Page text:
EDRI-gram: Copyright extension term rejected by EU commissioned report
5. The Italian Big Brother Awards for 2007
On 19 May 2007, the two-day e-Privacy Conference in Florence hosted the
Big Brother Awards Italy. The candidates for the awards were selected by
a jury made of seven members.
The people's choice price "The People's lament" was won by far by
Telecom Italia especially for the Tavaroli & Co case when a vast system
of illegal eavesdropping of telephone conversations was discovered under
the company's umbrella. The company's financial maneuvers and court
actions have also contributed to its victory.
The Municipality of Milan won the award "The Worst Public Agency" for
having installed several cameras in the city starting with public parks
without giving any information on who would use the recorded data and
for having sponsored a private initiative that proposes to the Milanese
traders a 50% reimbursement for the installment of cameras on their
The "Worst private corporation" award was received again by Telecom
Italia for having illegally intercepted the conversations of millions of
Italian citizens without any constitutional guaranty or requests from
the secret services for emergency situations. In a best scenario, the
management of the company had lost control over their employees'
The award for "The Most Invasive Technology" was received by Google for
the large amount of data retained. The company is considered the second
most dangerous entity for privacy in the world. With the recent
acquisition of DoubleClick.com, the advertising giant, its motto could
now be "Don't be evil, buy the Devil!".
Paolo Gentiloni, the Minister of Communications received the "Boot in
the Mouth" price. He considers that the eavesdropping is not a problem
as long as unless such data is made public, especially by the
The "Lifetime Menace" award was adjudicated by the Italian Parliament
for having approved a law against the illegal interceptions only when
its members considered they were personally in danger. The Italian
Parliament has proven lately that the defense of the privacy rights of
the Italian citizens is no longer a focus.
The positive award "Winston Smith - Privacy Hero" was awarded this year
to Representative Maurizio Turco who has presented the Winston Smith
Project law against Data Retention, the only law proposal issued during
the last year in favor of privacy.
The winners of Big Brother Italia (only in Italian, 21.05.2007)
Big Brother Award Italia 2007
E-privacy 2007 Conference proceedings (18-19.05.2007)
6. Bulgarian actions against online piracy - "collateral damage"
Bulgarian authorities went beyond the EU limits in investigating
Internet users and website owners in 2005 according to MEP Antonyia
Parvanova who thinks the Bulgarian officials have caused the bankruptcy
of some Internet clubs and brought serious damages to a website owner by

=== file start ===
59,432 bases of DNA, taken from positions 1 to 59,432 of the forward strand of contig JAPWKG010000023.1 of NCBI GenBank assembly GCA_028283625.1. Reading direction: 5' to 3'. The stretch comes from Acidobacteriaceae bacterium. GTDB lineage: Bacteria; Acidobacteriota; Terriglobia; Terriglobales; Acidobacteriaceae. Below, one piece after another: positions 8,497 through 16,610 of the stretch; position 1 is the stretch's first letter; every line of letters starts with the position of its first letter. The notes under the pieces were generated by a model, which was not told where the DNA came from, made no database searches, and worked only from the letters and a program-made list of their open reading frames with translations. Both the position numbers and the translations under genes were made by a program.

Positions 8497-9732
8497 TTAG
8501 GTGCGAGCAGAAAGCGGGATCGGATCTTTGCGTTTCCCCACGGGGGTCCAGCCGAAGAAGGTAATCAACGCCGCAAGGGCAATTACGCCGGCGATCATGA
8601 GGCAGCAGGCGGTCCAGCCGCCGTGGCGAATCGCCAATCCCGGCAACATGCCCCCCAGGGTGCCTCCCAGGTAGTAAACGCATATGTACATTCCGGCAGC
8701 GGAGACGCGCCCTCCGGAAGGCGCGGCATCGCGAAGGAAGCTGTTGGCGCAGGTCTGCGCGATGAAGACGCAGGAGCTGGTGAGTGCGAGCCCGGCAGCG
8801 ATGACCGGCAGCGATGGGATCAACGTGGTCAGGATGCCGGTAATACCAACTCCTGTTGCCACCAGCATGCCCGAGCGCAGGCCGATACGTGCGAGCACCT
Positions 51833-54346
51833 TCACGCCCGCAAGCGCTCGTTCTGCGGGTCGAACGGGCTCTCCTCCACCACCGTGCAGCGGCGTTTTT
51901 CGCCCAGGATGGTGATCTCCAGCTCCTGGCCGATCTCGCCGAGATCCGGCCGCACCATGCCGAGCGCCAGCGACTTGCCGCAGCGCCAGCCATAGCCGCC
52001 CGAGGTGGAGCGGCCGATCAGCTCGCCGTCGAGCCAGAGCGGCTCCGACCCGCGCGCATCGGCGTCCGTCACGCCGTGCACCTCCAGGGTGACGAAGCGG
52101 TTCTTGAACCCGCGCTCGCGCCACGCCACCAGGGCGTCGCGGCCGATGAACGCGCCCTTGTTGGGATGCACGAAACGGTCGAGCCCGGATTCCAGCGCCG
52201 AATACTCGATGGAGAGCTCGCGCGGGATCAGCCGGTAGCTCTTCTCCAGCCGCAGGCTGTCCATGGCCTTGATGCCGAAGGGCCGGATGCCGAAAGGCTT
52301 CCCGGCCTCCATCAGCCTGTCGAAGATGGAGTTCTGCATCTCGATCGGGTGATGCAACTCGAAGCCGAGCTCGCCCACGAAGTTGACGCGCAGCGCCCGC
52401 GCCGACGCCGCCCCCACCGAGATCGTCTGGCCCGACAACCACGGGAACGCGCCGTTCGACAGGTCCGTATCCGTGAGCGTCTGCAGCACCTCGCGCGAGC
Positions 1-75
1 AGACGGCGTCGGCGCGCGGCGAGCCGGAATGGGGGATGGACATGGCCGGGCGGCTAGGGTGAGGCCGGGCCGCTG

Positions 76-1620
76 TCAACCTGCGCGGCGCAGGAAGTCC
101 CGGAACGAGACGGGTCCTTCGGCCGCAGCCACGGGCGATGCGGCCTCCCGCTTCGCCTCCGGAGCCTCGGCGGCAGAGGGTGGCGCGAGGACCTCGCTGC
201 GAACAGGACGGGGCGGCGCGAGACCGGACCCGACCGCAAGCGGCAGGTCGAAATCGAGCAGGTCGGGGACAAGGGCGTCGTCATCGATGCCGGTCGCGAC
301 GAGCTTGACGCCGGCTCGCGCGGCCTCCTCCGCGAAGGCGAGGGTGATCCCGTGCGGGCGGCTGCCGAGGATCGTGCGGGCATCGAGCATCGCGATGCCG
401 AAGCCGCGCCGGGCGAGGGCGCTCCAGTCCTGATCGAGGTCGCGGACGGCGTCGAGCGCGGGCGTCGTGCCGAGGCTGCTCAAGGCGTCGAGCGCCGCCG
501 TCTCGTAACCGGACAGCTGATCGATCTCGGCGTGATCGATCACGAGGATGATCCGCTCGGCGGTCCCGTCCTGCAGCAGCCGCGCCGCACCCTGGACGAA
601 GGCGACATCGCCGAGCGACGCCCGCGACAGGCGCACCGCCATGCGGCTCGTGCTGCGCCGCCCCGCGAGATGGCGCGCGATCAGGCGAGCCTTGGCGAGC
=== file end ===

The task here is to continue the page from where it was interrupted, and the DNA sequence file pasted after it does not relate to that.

prosecuting people who had not actually committed any crime.
She believes that these cases should be investigated and she stated she
would address this matter to the European Commission to verify whether
the actions of the Bulgarian authorities did not infringe the European
laws, especially article 11 of the Chapter of Human Rights.
Rumen Petkov, Bulgaria's Minister of Interior, stated the actions
involving the serisure of all the equipment of some Internet clubs
followed by very strong mass media coverage had been triggered by EU
pressure to "control Internet piracy".
The case was dismissed after two years of litigation, the Internet clubs
were found not guilty and the equipment was returned but the clubs has
already gone bankrupt and the equipment was already outdated.
Actions were also taken against the "black boards" where users post and
exchange what they have. One of these actions was against ArenaBG.com,
one of the most popular websites of this kind. As a result of the police
raids and prosecution the owner was out of business. According to
Parvanova, due to the publicity created around the case and to false
reports regarding his wealth he had to hide for fear of being kidnapped.
These cases were brought to the attention of Parvanova by
representatives of EDRI-member Internet Society Bulgaria.
Bulgarian crackdown on "pirate" Internet captures no one (12.05.2007)
EDRi-gram - Bulgarian Police ordered ISPs to block US-based torrent
7. Opennet Initiative publishes alarming results on Internet filtering
On 19 May 2007 the Opennet Initiative (ONI) held a conference on the
state of global internet filtering. On the conference ONI presented the
results of its research over the last years. It concludes that an
increasing number of coutries is applying filtering to the Internet. The
core of the results can be found on ONI's website and will be published
in a book in the end of 2007.
"It's an alarming increase," according to Ron Deibert, one of the
academics leading the ONI Initiative. "Once the tools are in place,
authorities realize that the Internet can be controlled. There used to
be a myth that the Internet was immune to regulation. Now governments
are realizing it's actually the opposite."
The academic study has categorized their findings on government Internet
filtering into four broad categories: political (such as opposition
material), social (such as pornography, gambling), conflict/security
(armed conflict, militant groups), and Internet tools (such as
anonimizers). There are country reports on 40 specific countries and
eight regional reports, including Europe, the last opening with: "In
less than a decade, the Internet in Europe has evolved from a virtually
unfettered environment to one in which filtering in most countries,
particularly within the European Union (EU), is the norm rather than the
An important conclusion of ONI is the lack of tranparency of the
filtering that was discovered. "What's regrettable about net filtering
is that almost always this is happening in the shadows. There's no place
you can get an answer as a citizen from your state about how they are
filtering and what is being filtered.", according to John Palfrey,
director of the Berkman Center for Internet & Society, one of the